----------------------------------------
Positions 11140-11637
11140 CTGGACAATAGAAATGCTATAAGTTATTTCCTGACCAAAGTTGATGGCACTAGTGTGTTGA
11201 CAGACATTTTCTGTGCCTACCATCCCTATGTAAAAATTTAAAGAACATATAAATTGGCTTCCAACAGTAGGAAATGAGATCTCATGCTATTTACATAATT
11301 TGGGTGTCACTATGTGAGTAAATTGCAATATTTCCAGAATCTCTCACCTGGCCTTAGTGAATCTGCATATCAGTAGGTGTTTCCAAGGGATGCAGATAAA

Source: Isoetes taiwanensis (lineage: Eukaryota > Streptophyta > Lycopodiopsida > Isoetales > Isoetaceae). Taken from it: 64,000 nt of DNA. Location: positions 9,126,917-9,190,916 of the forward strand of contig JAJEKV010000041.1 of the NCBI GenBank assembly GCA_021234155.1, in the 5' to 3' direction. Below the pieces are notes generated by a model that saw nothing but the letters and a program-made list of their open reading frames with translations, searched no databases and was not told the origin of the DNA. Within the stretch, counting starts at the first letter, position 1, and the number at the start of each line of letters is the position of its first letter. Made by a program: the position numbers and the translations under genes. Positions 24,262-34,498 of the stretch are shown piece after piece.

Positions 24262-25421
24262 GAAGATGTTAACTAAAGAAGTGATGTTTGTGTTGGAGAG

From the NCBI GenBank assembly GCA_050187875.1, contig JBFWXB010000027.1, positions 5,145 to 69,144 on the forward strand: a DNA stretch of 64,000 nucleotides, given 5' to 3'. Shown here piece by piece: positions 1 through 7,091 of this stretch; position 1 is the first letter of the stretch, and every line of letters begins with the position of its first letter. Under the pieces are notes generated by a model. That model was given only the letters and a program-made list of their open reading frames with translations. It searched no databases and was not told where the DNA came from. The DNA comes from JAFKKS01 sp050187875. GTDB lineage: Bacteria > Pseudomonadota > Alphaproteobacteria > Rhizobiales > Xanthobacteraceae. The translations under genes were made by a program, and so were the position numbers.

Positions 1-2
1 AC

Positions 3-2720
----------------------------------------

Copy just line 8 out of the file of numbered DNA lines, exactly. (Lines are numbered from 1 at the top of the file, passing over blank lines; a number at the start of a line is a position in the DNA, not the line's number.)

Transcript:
From the NCBI GenBank assembly GCA_050187875.1, contig JBFWXB010000027.1, positions 5,145 to 69,144 on the forward strand: a DNA stretch of 64,000 nucleotides, given 5' to 3'. Shown here piece by piece: positions 1 through 7,091 of this stretch; position 1 is the first letter of the stretch, and every line of letters begins with the position of its first letter. Under the pieces are notes generated by a model. That model was given only the letters and a program-made list of their open reading frames with translations. It searched no databases and was not told where the DNA came from. The DNA comes from JAFKKS01 sp050187875. GTDB lineage: Bacteria > Pseudomonadota > Alphaproteobacteria > Rhizobiales > Xanthobacteraceae. The translations under genes were made by a program, and so were the position numbers.